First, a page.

Graphis information


The graph shows various counties in Texas that have reported COVID-19 deaths as of Monday, July 27 at 4:35 p.m., according to the Texas Department of State Health Services (DSHS). This is also the state agency that on this day reported to the Wharton County Office of Emergency Management that it reported just one coronavirus death.

The state is reporting what Wharton County health officials, elected leaders, and even residents have known all along – there is more than one person who has died from  COVID-19 throughout Wharton County.

During a regular Wharton County Commissioners Court meeting on Monday, July 27, the Office of Emergency Management and Judge Phillip Spenrath learned the state reported 14 deaths in WC.

This information was coming from the Texas Department of State Health Services (DSHS) website, the very entity that the same day reported to Spenrath and the OEM’s Andy Kirkland (coordinator) and Debbie Cenko (deputy coordinator) that it still has one coronavirus death, which was an El Campo woman.

Spenrath said there has been discussions between the three about the continued lapse in reporting the victims who had passed away from COVID-19, but this new information took on a different meaning.

“At this very moment, our office has not received one confirmation email listing addresses (of victim deaths)” said Spenrath, who appeared flustered with making the announcement.

He described the discrepancy as “sad” and “shocking” that DSHS was reporting this many deaths, and not providing that information to WC.

“It’s not surprising. I would have thought the count was seven or eight,” Spenrath said. “We’ve all heard seven to eight deaths in the county. We’ve all seen it on social media, we know someone who has died of COVID-19 and it was listed as a possible reason for the death. Many of these deaths have been openly shared three to four weeks.”

He said once DSHS begins to share its deaths with the county’s OEM and the information is passed on, it’s going to be unsettling for many in WC. 

“There’s going to be a serious community shock when one day the state releases seven or eight deaths all of a sudden,” Spenrath said.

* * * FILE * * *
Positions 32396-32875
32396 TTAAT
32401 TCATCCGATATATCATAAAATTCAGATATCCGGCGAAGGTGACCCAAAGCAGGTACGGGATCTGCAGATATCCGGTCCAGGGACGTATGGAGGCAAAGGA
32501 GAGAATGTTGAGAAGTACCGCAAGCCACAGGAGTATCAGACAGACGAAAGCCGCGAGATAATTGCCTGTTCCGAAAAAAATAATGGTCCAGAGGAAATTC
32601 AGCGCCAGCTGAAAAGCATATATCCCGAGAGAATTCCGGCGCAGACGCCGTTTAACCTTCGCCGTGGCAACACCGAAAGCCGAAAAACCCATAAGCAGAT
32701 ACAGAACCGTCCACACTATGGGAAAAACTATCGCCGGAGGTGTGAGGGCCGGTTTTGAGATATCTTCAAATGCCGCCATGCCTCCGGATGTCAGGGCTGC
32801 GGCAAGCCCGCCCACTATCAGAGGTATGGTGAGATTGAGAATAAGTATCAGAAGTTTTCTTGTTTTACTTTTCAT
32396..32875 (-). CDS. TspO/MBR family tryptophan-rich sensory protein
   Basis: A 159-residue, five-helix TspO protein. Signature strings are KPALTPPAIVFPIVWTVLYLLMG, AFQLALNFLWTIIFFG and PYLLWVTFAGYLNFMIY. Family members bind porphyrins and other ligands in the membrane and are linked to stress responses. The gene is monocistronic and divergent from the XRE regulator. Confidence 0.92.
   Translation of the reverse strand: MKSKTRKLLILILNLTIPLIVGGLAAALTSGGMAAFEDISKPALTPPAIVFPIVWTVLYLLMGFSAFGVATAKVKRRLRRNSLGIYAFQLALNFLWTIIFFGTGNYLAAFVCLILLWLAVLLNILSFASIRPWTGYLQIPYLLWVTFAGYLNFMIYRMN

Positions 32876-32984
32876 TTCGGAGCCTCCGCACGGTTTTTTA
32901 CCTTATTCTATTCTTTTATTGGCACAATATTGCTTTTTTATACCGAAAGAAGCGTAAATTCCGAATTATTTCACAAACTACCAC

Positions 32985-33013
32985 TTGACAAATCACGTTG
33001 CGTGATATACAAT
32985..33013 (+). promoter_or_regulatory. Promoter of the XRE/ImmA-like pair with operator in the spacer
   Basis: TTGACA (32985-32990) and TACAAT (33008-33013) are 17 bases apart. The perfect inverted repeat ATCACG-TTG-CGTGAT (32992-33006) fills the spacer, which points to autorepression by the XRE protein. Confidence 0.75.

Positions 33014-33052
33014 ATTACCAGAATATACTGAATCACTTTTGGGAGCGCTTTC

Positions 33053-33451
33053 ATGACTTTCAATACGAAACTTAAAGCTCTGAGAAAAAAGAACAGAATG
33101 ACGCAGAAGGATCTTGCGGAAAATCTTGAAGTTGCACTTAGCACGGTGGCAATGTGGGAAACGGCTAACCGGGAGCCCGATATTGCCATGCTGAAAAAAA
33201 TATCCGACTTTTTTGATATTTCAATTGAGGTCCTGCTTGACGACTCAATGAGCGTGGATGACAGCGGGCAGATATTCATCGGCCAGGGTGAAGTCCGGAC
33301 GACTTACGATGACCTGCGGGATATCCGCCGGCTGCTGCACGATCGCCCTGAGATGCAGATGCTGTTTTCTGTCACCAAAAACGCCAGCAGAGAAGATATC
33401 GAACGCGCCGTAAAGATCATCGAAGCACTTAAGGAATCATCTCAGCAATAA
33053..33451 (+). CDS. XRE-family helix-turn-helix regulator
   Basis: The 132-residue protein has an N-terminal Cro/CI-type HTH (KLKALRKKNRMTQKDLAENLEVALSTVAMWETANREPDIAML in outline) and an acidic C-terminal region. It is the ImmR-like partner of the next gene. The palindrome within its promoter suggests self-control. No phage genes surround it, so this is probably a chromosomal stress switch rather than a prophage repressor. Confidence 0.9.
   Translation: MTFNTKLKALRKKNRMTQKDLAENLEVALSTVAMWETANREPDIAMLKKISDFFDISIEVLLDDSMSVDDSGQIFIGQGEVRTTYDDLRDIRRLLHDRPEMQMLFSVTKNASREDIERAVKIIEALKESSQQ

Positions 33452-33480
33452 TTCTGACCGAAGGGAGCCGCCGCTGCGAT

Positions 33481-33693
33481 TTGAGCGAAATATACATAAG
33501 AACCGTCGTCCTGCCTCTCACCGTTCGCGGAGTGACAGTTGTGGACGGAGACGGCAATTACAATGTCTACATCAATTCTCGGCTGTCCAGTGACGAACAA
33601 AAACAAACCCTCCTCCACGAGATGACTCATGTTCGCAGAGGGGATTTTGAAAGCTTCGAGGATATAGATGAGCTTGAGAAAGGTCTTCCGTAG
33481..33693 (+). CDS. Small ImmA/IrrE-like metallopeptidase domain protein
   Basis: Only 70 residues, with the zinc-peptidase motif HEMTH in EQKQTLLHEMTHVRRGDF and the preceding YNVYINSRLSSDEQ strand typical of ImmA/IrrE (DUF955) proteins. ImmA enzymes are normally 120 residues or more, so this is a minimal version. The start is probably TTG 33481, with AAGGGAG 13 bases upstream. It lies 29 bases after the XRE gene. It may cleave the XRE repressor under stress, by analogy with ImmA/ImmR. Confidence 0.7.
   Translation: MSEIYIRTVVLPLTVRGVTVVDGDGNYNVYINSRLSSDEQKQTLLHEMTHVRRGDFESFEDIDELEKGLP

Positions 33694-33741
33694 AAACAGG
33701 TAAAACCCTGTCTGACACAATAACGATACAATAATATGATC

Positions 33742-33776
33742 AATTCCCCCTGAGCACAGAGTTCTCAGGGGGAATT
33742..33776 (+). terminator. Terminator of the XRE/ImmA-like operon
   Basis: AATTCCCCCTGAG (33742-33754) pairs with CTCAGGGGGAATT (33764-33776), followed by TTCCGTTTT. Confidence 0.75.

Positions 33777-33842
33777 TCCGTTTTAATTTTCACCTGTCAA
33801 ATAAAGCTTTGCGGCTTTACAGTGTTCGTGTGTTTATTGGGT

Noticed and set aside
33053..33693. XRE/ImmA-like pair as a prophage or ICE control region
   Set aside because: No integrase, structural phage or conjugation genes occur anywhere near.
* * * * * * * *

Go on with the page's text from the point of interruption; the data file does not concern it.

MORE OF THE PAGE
The OEM reported there were now 504 confirmed, 233 recovered, 270 active, and one death.

According to the DSHS website, it reported 17 deaths in Wharton County on July 27 at 4:35 p.m.

That information was available seven hours after WC held its commissioners meeting at 9:30 a.m., the normal time meetings begin.

Spenrath said there were 14 deaths being reported on the DSHS in the morning, but by the late afternoon, DSHS had three additional deaths listed. 

What are probable positive cases?

The OEM said anti-body testing will now count against WC.

As of Friday, July 24, state health officials began including “probable positives” to WC’s COVID-19 report.

Spenrath explained the definition, according to what the Centers for Disease Control and Prevention (CDC) describe it as.

“A probable case is defined when a person meeting clinical criteria and epidemiologic evidence with no confirmatory laboratory testing performed for COVID-19; A person meeting presumptive laboratory evidence and either clinical criteria or epidemiologic evidence; A person meeting vital records criteria with no confirmatory laboratory testing performed for COVID-19,” he said.

Spenrath also said most of WCs probable cases are going to be categorized like this because health officials tested for the anti-bodies.

When WC reported six new positive cases in its Monday report, four of those were listed as probable. The other two were confirmed by taking the test.

“I’m not sure how this is going to affect our numbers; the last part of ‘meeting vital records criteria,’ I am not sure what that means,” Kirkland said.

He said there are many questions being pointed in the direction of DSHS by WC regarding this matter.

“Hopefully, we will get some of these answered,” Kirkland said. “It could be that we’re getting a large increase in what we’ll be calling actives.”

Kirkland described this as DSHS “changing the scorecard in mid game.”

Spenrath said for some time it appeared like a person didn’t have to be tested to be recovered, but now one doesn’t have to be tested to be positive anymore.

Added Kirkland: “We are a long way from what started out in order to be considered recovered that you had to have two tests that were negative. The rules have changed quite a bit, and we’re just trying to report the rules the best that we can.”

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